Organizations implementing CDI programs depend on HIM professionals’ skill set. The convergence of clinical, documentation, and coding processes is vital to a healthy revenue cycle—and, more importantly, to a healthy patient. 

HIM professionals also impact CDI programs by providing education on compliant documentation practices to all clinicians. Organizations must compensate for this lack of training by instituting CDI programs that align with good documentation habits. HIM professionals, through their education, are familiar with compliant documentation rules and regulations as well as accreditation standards that affect timely documentation. In addition, HIM professionals are also familiar with important areas such as privacy, security, and confidentiality that also impact the sharing of clinical information.

As technology changes the way documentation is captured through the use of EHRs, the need to have highly trained and qualified professionals in CDI roles becomes more evident. The CDIP credential distinguishes the HIM professional as a subject matter expert on documentation and demonstrates competency in capturing documentation necessary to fully communicate a patient’s health status and condition.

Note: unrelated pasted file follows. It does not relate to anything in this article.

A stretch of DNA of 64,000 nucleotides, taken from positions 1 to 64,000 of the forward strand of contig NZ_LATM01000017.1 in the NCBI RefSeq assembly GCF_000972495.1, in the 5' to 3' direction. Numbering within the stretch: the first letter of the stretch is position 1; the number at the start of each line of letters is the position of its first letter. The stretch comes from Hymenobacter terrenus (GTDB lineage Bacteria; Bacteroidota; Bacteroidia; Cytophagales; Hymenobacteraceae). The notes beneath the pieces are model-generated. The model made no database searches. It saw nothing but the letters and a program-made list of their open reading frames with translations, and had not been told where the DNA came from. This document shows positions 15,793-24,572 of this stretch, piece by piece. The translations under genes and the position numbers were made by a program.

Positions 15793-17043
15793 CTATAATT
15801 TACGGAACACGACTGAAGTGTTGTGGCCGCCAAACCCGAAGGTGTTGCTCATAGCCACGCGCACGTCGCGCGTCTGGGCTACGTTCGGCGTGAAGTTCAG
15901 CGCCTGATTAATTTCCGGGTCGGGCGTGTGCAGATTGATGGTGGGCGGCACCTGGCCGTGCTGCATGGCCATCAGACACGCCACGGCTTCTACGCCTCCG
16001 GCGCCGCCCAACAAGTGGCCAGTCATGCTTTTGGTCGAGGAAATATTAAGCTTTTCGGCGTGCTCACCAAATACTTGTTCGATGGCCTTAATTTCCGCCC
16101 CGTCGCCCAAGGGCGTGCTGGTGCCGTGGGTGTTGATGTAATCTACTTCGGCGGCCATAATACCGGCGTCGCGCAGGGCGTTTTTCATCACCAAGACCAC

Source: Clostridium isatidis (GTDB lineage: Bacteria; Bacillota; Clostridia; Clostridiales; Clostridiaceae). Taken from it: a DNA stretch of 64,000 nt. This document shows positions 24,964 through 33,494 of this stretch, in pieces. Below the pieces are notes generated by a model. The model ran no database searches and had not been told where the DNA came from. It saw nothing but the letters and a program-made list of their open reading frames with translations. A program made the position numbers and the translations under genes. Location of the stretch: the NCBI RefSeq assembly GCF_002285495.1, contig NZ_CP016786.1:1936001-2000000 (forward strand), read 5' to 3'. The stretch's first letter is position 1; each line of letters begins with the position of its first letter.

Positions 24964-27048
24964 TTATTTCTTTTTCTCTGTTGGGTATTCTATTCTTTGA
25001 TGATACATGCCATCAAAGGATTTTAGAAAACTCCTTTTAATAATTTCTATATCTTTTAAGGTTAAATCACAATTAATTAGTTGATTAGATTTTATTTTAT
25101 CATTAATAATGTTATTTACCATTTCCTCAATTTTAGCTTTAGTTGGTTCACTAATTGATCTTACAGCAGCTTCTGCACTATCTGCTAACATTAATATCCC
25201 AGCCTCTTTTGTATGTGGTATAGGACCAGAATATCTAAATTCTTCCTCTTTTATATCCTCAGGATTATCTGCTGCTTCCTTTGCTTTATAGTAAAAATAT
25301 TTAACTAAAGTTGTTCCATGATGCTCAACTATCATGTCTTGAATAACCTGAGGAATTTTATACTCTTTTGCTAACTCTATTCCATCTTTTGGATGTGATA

CDI Important to ICD-10 Success

An AHIMA-credentialed CDI professional possesses the skill and knowledge necessary to work collaboratively with patient care providers to obtain the increased specificity needed in the ICD-10-CM/PCS code sets. The CDI specialist educates the provider at the point of care to ensure the patient record contains the most specific, accurate, and compliant documentation that adequately reflects quality of patient care while increasing accuracy in coding and reporting.

Specificity of code assignment in ICD-10-CM/PCS impacts various areas, including medical necessity, risk of mortality, severity of illness, value-based purchasing, denials and appeals, quality core measure indicators, hospital and physician profiling, and reimbursement. Studies have shown that some hospitals currently lacking a CDI program have experienced up to 25 percent of denied claims due to unspecified diagnoses in preliminary ICD-10 gap analyses.[2]

CDI Specialist Poll: What is Your Level of Education?

Source: 2014 AHIMA CDI Summit Audience Poll

CDI Focuses on Quality Documentation

The focus of most CDI programs is on improving the quality of clinical documentation regardless of its impact on revenue. Arguably, the most vital role of a CDI program is facilitating an accurate representation of healthcare services through complete and accurate reporting of diagnoses and procedures.